Solo: A Star Wars® Story Review
- 2hr 14min
- Action | Adventure | Fantasy
- May 2018
- Ron Howard
Hard times for the Galaxy, dark forces move in the shadows as the Empire dominates its opposition. But young Han Solo is not yet ready to join the eternal fight between Good and Evil. After being disconnected with his love Qi’Ra, the plucky pilot reaches out to a group of smugglers to help fund his journey back to Qi’Ra on home planet Corellia. Entering a life of gang culture brings many competitors, foes and furry allies.
You may be forgiven thinking this latest Star Wars® instalment feels like the arrival of a second London bus with Disney’s rollout of tales from a galaxy far far away getting into full swing. With the rumours of acting coaches needed on set as well as the high profile news of the original directors Lord and Miller leaving due to disagreements with Lucasfilm, the reason why some fans would be sceptical in seeing this adventure is comprehensible. Furthermore, the pleasing experience of Rogue One and the controversial The Last Jedi showed the difficult balance directors must achieve. Making a good film is not enough; it must satisfy the demanding fans of the George Lucas trilogy. Eventually Ron Howard was given the challenge of rescuing the situation.
Solo does not ease you in to the story; instead it dives straight into the action and doesn’t give you much time to breathe for the first third of the film. Seeing the beginning of Han Solo and Chewbacca’s relationship, and how it blossoms throughout the movie is a real treat that pulls at the heart strings of Star Wars fans. However the development of the myth of our main character is only partially achieved with some elements feeling forced just to provoke a reaction from audiences. For example, witnessing Han flying the Millennium Falcon for the first time is extremely impactful, whereas the origin of his name feels uninspiring.
Built as a heist movie, it brings flavours of a classic western with notes of espionage and war, where our hero acquires the traits of a brave and smart cowboy with a rough but deep humanity. Solo balances the comedy and seriousness very well with Chewbacca representing the comedic relief, an approach that differs from The Last Jedi where the comedy is spread more across the board and unfortunately fails on many levels.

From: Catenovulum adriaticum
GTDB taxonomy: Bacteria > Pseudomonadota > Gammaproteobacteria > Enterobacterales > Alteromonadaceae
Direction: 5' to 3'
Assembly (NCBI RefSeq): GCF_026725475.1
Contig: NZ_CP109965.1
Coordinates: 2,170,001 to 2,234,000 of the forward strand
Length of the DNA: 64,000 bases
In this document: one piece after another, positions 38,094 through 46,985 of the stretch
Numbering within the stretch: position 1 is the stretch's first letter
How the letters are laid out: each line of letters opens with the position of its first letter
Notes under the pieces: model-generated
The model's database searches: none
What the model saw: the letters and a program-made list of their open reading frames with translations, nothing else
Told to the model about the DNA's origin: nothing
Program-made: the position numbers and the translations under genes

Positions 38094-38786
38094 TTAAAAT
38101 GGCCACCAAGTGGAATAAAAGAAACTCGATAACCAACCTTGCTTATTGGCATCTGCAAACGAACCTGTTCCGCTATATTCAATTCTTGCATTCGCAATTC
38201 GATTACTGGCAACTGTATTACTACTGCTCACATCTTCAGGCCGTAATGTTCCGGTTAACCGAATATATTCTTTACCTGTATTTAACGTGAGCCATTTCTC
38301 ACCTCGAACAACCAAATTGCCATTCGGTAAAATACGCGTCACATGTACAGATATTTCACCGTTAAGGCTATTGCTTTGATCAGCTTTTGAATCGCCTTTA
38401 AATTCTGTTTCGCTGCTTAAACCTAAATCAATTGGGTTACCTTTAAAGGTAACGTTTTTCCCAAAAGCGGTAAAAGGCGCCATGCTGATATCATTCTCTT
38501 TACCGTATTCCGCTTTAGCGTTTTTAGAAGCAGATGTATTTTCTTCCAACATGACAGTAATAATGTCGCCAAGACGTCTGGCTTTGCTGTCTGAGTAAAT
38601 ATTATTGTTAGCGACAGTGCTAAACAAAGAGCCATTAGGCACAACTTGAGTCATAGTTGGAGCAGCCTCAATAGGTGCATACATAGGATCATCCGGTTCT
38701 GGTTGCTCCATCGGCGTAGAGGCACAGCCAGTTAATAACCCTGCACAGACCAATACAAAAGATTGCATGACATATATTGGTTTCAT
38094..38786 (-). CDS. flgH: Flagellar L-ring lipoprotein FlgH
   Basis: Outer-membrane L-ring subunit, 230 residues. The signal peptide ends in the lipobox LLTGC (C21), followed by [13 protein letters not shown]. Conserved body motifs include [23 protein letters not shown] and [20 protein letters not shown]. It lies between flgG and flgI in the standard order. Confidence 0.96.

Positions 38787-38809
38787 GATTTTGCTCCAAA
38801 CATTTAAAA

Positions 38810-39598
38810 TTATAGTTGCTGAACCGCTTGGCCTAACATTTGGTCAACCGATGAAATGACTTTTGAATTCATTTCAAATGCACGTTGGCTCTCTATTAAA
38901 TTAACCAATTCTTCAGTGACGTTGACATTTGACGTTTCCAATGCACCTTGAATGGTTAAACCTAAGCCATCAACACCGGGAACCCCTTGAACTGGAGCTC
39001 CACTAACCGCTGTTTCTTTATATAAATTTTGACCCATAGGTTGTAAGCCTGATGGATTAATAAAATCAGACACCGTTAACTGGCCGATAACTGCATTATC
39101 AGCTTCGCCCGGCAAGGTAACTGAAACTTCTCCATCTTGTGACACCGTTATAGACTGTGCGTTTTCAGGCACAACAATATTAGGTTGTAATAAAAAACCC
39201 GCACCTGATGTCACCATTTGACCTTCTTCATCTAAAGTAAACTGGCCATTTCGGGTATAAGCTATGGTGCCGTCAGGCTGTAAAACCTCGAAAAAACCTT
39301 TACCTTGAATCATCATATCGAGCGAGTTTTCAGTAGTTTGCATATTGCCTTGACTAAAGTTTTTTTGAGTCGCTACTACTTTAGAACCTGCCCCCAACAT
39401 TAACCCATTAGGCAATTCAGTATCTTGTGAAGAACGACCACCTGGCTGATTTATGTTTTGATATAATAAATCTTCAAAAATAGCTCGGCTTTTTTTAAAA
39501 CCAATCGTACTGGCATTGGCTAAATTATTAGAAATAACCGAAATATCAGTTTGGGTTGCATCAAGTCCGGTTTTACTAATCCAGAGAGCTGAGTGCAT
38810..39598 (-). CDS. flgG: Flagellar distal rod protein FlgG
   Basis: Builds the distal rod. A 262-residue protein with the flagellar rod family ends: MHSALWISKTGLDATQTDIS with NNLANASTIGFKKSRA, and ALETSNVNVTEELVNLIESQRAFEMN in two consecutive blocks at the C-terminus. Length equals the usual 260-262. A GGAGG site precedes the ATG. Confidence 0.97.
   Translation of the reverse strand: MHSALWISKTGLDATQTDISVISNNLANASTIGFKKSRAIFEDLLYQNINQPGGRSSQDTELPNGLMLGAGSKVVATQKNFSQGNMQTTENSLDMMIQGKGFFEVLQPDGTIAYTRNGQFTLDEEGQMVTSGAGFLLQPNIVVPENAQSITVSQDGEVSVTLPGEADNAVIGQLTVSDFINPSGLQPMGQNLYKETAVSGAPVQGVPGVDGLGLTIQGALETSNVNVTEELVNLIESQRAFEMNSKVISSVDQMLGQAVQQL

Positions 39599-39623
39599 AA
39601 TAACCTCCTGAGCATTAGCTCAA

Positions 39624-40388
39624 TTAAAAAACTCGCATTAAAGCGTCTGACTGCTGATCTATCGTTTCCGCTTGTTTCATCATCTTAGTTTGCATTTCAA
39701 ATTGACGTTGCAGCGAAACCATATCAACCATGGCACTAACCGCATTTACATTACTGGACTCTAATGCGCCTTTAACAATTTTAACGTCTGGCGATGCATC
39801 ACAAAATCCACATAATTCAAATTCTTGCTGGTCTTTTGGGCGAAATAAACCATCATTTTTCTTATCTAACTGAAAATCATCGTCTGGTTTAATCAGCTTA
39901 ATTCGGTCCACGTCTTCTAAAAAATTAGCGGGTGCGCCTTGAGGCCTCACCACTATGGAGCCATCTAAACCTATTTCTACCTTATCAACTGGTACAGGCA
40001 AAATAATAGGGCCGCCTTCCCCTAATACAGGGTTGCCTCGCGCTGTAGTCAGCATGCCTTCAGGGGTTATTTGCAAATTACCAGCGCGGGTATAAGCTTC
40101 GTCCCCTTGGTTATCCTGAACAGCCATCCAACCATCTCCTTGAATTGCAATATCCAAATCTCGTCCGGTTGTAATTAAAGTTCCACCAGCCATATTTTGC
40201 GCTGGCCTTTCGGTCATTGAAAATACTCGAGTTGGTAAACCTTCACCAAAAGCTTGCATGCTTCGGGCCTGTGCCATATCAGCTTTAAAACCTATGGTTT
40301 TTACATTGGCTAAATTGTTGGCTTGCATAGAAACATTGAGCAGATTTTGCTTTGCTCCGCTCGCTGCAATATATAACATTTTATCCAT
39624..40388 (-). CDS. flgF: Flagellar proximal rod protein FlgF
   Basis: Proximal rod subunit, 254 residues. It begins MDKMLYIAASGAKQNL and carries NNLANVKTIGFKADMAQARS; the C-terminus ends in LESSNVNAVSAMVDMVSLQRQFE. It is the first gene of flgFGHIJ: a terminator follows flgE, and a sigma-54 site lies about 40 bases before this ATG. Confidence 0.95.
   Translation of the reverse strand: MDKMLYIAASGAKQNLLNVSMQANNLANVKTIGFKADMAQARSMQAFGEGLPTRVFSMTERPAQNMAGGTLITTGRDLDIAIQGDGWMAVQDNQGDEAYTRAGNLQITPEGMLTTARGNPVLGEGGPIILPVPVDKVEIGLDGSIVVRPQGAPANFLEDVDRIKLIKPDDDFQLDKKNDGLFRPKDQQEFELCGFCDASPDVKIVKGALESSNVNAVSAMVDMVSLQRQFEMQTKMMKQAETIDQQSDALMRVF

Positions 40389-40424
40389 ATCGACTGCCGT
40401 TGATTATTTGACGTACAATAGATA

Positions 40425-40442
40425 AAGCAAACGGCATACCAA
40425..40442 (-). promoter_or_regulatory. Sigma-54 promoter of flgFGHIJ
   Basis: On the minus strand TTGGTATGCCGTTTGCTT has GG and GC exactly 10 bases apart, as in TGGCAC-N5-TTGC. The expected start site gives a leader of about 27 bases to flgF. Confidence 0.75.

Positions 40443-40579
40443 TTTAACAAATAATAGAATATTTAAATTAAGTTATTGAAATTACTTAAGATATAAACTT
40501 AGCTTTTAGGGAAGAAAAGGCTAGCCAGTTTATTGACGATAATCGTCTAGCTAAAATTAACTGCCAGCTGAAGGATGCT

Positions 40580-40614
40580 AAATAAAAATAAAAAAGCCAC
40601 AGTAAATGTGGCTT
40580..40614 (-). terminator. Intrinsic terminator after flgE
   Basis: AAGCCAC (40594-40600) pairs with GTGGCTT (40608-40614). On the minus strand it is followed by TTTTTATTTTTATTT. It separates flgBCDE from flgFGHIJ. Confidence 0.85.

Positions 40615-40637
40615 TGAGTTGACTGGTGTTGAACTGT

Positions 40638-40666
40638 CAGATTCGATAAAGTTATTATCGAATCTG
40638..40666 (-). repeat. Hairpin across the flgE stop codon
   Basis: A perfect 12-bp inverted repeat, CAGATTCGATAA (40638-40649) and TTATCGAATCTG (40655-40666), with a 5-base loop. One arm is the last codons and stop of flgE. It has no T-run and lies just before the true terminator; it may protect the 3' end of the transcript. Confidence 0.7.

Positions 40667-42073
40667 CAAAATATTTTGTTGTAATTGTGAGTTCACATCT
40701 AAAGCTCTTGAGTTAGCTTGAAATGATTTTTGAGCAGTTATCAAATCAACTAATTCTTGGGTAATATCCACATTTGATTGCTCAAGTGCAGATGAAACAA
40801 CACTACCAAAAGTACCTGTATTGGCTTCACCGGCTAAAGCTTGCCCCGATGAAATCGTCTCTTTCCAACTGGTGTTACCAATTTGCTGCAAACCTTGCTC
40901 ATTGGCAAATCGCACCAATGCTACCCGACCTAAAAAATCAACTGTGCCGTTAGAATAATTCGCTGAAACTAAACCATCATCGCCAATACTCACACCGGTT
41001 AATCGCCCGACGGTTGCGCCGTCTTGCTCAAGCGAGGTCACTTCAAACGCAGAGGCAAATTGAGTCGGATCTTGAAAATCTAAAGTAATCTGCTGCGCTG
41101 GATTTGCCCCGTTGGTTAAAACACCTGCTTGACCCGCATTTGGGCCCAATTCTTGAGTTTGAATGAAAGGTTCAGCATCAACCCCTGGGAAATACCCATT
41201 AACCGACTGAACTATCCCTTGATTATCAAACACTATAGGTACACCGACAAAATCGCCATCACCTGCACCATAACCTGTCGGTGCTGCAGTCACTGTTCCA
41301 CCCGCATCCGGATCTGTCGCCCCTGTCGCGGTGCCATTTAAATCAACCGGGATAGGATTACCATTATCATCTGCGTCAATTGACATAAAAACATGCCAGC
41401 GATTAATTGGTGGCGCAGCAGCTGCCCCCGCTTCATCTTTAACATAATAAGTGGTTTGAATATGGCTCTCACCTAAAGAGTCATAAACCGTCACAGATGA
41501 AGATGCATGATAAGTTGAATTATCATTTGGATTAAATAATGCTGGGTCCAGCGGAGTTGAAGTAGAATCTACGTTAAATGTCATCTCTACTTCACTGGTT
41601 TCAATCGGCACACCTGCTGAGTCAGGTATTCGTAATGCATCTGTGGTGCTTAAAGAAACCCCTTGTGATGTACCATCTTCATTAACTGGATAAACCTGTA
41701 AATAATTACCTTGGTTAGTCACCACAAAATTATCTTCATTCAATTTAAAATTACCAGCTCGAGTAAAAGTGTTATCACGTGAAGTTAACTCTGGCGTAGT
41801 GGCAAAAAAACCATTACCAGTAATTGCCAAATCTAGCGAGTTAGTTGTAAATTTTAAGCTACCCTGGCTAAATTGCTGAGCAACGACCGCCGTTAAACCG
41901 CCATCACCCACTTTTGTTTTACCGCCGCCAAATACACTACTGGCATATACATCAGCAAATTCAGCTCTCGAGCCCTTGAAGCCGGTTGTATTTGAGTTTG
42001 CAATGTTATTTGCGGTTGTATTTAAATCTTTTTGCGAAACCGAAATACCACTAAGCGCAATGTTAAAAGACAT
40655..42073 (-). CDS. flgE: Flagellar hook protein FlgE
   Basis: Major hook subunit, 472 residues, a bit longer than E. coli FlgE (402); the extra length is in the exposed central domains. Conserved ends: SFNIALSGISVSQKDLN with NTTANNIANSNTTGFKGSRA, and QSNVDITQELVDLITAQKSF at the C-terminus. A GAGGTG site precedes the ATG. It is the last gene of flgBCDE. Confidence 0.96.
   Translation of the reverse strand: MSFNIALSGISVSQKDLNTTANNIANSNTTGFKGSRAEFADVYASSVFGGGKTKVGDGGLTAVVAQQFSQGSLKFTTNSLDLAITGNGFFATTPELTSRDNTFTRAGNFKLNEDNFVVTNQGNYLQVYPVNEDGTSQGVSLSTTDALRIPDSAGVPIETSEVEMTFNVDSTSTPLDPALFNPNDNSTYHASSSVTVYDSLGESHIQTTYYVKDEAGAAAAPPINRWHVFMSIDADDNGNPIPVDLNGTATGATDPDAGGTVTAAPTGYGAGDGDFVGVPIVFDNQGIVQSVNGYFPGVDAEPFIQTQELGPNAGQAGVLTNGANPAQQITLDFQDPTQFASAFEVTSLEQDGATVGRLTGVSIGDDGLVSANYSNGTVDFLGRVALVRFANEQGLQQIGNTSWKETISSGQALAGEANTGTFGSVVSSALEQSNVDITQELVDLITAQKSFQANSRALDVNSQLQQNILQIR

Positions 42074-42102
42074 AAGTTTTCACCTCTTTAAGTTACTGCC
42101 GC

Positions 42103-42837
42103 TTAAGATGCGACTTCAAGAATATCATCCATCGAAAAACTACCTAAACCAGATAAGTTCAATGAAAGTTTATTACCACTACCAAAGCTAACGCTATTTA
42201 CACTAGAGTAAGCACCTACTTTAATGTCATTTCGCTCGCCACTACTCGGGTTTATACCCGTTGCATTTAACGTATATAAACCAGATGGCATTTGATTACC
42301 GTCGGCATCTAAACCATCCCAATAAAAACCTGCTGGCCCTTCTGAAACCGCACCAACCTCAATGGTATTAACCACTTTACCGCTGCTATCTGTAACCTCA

Most of the action sequences provide an entertaining and fun experience, but when the film delves into the story it lacks the necessary draw to create a coherent flow of events. The final act indeed does feel slightly rushed and disjointed.
Despite this, the creation of new creatures, the visually impressive locations and the epic score in which you immediately recognise the influence of the legendary John William’s, offer the right ingredients for an enjoyable Star Wars chapter. Similarly, the introduction of new characters such as Qi’Ra (Emilia Clarke) and Tobias Beckett (Woody Harrelson) provide good supporting roles, but it is Lando Calrissian played by Donald Glover that is most memorable with the actor expanding on the character from the original trilogy and leaving a taste of wanting to see more from him.
In conclusion Solo: A Star Wars Story provides the action, charm and above all a fun time at the cinema. With huge Harrison Ford sized shoes to fill, Alden Ehrenreich certainly makes a good fist of things, but overall it does not add much more to the overall saga that has not been done before, although an unexpected surprise towards the end may whet the appetite for a sequel. The upcoming sequels and spin-offs confirm endless attraction to the Star Wars universe with many directors ready to put their mark on the saga. Whether it breathes new life into the franchise or kills part of the reputation the risk is high, but this chapter has survived and will play the next round.